Some photographers spend more time clicking their keyboards than their camera shutters, busy arguing about charts and figures. At The Phoblographer, we prefer to compare real-world results. Below are a series of sample images from identical scenes photographed using the Tamron 70-180mm f2.8 and the Sony 70-200mm f2.8 G Master. These images were shot on the Sony A7R IV using identical settings and minimally processed using Capture One Pro 20. As a matter of ethics, none of these sample images have been retouched so that you can judge the quality of the images produced by these two lenses for yourself.
We’ve also chosen not to label the images individually, but you can find out which is which later in this article. You can also cheat and look at the file names, but nobody likes a cheater. We’re totally judging you.
In general, we noticed that images shot using the Tamron 70-180mm f2.8 appeared slightly brighter than those produced by the Sony 70-200mm f2.8 G Master at identical settings. Obviously, changes in overhead cloud conditions will produces some outliers. Bokeh from the Tamron is pleasing enough. Put them side by side against identical scenes capture using the Sony though, and the differences are immediately noticeable. As previously mentioned, the Sony’s 11-bladed circular aperture design creates smoother and more pleasing bokeh. Upon closer inspection, the bokeh produced by the Tamron exhibits haloing as well as onion rings. We’d be remiss not to point this out, but most people won’t really notice or be bothered by this unless they’re pixel peeping.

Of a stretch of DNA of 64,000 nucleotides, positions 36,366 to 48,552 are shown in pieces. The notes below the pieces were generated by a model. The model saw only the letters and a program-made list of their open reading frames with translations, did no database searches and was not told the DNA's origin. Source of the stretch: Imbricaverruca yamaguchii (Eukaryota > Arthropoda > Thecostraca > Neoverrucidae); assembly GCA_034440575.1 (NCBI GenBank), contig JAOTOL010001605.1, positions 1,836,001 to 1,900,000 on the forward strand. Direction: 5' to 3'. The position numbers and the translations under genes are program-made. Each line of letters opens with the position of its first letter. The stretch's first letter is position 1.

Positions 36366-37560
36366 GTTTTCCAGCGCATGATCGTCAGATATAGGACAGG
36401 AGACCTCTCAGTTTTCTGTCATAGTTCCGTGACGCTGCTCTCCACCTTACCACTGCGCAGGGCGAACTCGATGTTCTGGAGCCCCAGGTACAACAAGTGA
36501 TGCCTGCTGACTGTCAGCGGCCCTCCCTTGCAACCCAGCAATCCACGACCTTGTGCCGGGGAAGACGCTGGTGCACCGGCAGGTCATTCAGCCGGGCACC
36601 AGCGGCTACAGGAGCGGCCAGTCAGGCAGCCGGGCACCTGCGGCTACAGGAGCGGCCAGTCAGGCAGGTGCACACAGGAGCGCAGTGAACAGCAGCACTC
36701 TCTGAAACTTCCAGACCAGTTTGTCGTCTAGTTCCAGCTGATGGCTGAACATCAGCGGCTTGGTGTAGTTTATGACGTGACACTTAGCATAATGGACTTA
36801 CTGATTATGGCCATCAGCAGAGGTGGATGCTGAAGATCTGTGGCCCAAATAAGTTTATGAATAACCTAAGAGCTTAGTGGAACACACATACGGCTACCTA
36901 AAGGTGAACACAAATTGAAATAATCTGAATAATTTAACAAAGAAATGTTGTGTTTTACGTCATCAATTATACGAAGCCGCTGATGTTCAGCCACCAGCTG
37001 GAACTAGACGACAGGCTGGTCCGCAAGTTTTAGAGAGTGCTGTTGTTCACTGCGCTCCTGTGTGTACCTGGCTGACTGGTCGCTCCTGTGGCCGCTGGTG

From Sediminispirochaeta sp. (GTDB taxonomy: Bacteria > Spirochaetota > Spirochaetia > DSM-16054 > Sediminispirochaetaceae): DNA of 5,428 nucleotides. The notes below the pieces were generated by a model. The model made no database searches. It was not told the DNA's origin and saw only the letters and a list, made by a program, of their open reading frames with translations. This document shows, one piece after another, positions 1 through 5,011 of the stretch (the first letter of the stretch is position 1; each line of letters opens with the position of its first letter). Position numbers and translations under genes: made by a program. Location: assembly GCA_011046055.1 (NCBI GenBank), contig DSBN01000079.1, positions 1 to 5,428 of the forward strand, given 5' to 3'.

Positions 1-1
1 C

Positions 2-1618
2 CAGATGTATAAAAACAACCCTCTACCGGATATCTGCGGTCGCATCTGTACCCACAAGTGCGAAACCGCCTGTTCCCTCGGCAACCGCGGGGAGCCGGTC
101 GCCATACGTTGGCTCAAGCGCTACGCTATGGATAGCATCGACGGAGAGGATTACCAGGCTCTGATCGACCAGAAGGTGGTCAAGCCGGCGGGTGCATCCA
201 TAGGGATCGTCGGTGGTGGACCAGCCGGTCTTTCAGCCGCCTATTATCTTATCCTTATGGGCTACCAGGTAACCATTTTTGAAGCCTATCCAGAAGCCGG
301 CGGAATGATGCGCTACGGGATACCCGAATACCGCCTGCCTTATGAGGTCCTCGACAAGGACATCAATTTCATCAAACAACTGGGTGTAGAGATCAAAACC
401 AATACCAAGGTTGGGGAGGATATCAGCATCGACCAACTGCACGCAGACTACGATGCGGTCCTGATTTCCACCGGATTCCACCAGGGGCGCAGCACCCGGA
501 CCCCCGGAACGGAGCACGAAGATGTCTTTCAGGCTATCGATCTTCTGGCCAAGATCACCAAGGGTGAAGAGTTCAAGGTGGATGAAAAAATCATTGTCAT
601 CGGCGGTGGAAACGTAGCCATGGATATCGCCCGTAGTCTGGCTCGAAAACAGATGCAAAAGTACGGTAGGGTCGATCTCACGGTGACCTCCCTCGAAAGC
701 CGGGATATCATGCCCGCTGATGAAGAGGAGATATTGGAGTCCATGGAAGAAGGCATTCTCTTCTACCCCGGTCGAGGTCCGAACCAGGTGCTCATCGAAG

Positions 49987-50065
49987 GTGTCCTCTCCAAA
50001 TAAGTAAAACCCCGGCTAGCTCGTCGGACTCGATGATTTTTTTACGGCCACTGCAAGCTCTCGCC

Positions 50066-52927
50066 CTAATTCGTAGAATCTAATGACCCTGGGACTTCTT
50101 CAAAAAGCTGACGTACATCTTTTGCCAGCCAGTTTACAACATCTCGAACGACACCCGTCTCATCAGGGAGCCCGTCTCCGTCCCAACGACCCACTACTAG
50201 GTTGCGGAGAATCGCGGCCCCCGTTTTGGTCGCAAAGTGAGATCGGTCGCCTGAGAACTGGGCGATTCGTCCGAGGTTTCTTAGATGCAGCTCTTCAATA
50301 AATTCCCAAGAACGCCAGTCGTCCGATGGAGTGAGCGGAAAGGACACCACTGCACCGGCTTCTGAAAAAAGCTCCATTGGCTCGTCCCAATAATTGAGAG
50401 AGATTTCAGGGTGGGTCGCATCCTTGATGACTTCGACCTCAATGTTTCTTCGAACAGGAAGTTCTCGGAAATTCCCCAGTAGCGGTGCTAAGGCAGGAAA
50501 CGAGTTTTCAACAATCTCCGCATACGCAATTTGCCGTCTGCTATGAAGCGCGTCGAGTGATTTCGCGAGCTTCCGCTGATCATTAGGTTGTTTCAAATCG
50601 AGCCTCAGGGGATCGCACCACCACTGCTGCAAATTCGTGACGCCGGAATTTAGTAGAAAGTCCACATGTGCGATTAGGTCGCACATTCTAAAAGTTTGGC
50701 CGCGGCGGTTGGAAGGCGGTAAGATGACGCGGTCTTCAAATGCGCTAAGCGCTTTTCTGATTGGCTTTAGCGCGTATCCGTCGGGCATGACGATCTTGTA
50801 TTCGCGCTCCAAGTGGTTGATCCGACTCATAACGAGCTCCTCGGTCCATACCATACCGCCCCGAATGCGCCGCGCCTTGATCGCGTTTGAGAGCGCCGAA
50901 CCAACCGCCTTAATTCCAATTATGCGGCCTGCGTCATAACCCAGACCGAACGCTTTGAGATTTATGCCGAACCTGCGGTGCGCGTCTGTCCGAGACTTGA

Some Post-Processing Required
Pincushion distortion is something to keep an eye out for when shooting with the Tamron. Check out the following excerpt from our Tamron 70-180mm f2.8 review:
Pincushion distortion becomes very apparent as you’re zooming the Tamron towards the long end. Objects appear undistorted up to around 100mm. As you’re zooming from 100mm to 180mm, you’ll really start to notice the pincushioning effect. Take a look at the following examples:from our Tamron 70-180mm f2.8 review
Here’s another example of the Tamron 70-180mm f2.8’s pincushion distortion. Thankfully, it can be corrected in Capture One 20 with minimal effort.
As of press time, lens profiles for the Tamron 70-180mm f2.8 are not yet available for Capture One 20. While this pincushioning effect is easy enough to mitigate, it’s still additional work that’s required during post processing. Lens profiles would help correct this automatically as images are being imported.
Were you able to differentiate which of the images in the comparison gallery were shot using the Tamron 70-180mm f2.8 and which were shot using the Sony 70-200mm f2.8 G Master? If you couldn’t tell the difference, save yourself the $1,400 and go for the Tamron 70-180mm f2.8. The first image of each scene was shot using the Sony while the second image from each scene was shot using the Tamron. Working professionals frequently shooting in low light/low contrast settings may want to opt for the Sony 70-200mm f2.8 G Master though. The image stabilization and more consistent autofocusing performance of the Sony in less optimal scenarios are worth the splurge. Just be sure to eat your Wheaties and do those bicep curls so you can lift the extra weight.